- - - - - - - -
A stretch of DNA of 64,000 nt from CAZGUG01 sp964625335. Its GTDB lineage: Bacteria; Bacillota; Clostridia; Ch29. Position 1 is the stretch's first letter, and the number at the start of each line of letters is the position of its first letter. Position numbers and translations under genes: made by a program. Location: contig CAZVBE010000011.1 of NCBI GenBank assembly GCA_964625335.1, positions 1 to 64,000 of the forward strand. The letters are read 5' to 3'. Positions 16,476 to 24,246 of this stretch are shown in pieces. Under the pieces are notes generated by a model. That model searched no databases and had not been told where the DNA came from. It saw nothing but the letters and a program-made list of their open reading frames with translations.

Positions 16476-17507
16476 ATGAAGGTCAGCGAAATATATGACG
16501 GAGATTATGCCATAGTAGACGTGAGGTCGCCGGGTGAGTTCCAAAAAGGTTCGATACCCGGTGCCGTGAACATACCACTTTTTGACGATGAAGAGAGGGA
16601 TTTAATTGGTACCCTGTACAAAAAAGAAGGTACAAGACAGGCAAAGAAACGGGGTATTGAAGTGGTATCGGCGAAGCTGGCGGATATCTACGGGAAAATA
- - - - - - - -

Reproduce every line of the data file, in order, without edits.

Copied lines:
A stretch of DNA of 64,000 nt from CAZGUG01 sp964625335. Its GTDB lineage: Bacteria; Bacillota; Clostridia; Ch29. Position 1 is the stretch's first letter, and the number at the start of each line of letters is the position of its first letter. Position numbers and translations under genes: made by a program. Location: contig CAZVBE010000011.1 of NCBI GenBank assembly GCA_964625335.1, positions 1 to 64,000 of the forward strand. The letters are read 5' to 3'. Positions 16,476 to 24,246 of this stretch are shown in pieces. Under the pieces are notes generated by a model. That model searched no databases and had not been told where the DNA came from. It saw nothing but the letters and a program-made list of their open reading frames with translations.

Positions 16476-17507
16476 ATGAAGGTCAGCGAAATATATGACG
16501 GAGATTATGCCATAGTAGACGTGAGGTCGCCGGGTGAGTTCCAAAAAGGTTCGATACCCGGTGCCGTGAACATACCACTTTTTGACGATGAAGAGAGGGA
16601 TTTAATTGGTACCCTGTACAAAAAAGAAGGTACAAGACAGGCAAAGAAACGGGGTATTGAAGTGGTATCGGCGAAGCTGGCGGATATCTACGGGAAAATA